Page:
DVNF has recently underlined the importance for all veterans undergoing crisis to reach out for help. The organization urges any veteran with thoughts of suicide or any mental distress to immediately seek treatment from the Department of Veterans Affairs, or to call the Veterans Crisis Line at 1-800-273-8255.

For more, go to www.dvnf.org.

Clarence: An Inspirational Story on Overcoming Traumatic Brain Injury

Clarence

Clarence

Meet Clarence.

Clarence is the young veteran working at the mill machine in the photo you see above. He has been out of the military for 3 years now, having served in combat right out of high school.

Clarence is currently finishing out the Advanced Inclusive Manufacturing (AIM) program at the Human Engineering Research Laboratories (HERL) at the University of Pittsburgh. This program is one that teaches veterans like Clarence the basics of machinery, which will give them a leg up in a high-demand field.

Clarence suffered a major traumatic brain injury (TBI) during a deployment. Now he has a form of visual agnosia, in which he lacks the ability to visually recall images in his mind. He told us during our visit to the HERL lab that remembering how an object should look when he is working on a project is a challenge because his lack of visual recall.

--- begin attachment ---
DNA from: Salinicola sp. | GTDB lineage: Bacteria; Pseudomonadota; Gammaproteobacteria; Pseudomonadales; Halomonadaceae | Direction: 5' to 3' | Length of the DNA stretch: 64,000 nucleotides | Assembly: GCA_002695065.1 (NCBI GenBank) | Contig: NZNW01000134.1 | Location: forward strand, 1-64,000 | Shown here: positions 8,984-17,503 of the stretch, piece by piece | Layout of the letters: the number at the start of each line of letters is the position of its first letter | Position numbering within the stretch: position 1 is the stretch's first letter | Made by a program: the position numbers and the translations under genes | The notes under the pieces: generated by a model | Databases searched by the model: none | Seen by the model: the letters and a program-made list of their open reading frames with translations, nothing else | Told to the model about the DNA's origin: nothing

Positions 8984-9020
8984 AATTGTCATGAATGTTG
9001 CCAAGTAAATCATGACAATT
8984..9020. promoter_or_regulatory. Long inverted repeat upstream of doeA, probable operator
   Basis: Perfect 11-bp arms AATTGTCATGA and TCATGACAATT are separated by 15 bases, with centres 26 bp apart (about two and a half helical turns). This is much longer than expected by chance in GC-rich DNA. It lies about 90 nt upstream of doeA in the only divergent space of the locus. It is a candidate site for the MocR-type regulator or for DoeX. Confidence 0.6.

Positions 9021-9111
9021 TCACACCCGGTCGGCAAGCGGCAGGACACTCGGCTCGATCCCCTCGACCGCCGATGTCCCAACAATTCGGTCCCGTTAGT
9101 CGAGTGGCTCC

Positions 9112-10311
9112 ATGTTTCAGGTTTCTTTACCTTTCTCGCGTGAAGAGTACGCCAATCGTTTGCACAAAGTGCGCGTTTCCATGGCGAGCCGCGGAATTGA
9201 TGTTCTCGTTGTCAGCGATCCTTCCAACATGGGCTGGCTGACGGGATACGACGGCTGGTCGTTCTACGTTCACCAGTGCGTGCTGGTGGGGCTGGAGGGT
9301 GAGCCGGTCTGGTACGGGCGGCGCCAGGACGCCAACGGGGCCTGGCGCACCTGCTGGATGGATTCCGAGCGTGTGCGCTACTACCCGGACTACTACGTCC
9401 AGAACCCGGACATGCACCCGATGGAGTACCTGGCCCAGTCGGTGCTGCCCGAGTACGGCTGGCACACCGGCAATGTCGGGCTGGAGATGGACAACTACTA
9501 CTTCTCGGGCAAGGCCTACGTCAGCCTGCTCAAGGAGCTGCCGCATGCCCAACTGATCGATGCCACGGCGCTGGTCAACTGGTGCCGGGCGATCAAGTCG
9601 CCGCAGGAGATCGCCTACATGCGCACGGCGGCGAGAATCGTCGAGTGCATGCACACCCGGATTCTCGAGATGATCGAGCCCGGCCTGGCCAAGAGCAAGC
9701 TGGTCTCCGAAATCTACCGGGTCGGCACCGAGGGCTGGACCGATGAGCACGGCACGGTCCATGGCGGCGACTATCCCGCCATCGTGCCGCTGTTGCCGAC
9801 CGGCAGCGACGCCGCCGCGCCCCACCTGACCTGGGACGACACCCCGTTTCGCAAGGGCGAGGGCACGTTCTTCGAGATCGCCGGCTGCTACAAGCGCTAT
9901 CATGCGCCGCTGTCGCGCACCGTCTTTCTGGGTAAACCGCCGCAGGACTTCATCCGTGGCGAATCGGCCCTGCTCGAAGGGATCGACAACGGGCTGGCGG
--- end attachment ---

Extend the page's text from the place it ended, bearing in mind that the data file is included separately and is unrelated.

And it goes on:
The good news is that Clarence was hardly feeling defeated by this drawback. Actually, he was very upbeat when telling us about it. Though he can’t picture in his mind how to do something, he instead draws a map for himself as he goes that allows him to complete the task.

Clarence completed his military service at age 22. The native Texan spent time at his home in Austin, focusing on his medical treatment. He told us that while he was readjusting, he was feeling somewhat demoralized.

He said he had several friends his age who had also finished their military service, and, as he described, “did nothing but sit around and play video games, and sometimes get mixed up in drugs.”

“My options were limited in Texas,” Clarence said. “I saw so many of my friends fall into the same trap of drugs and laziness. I knew I needed to do something better than that. I was working on getting better, but never lost ambition.”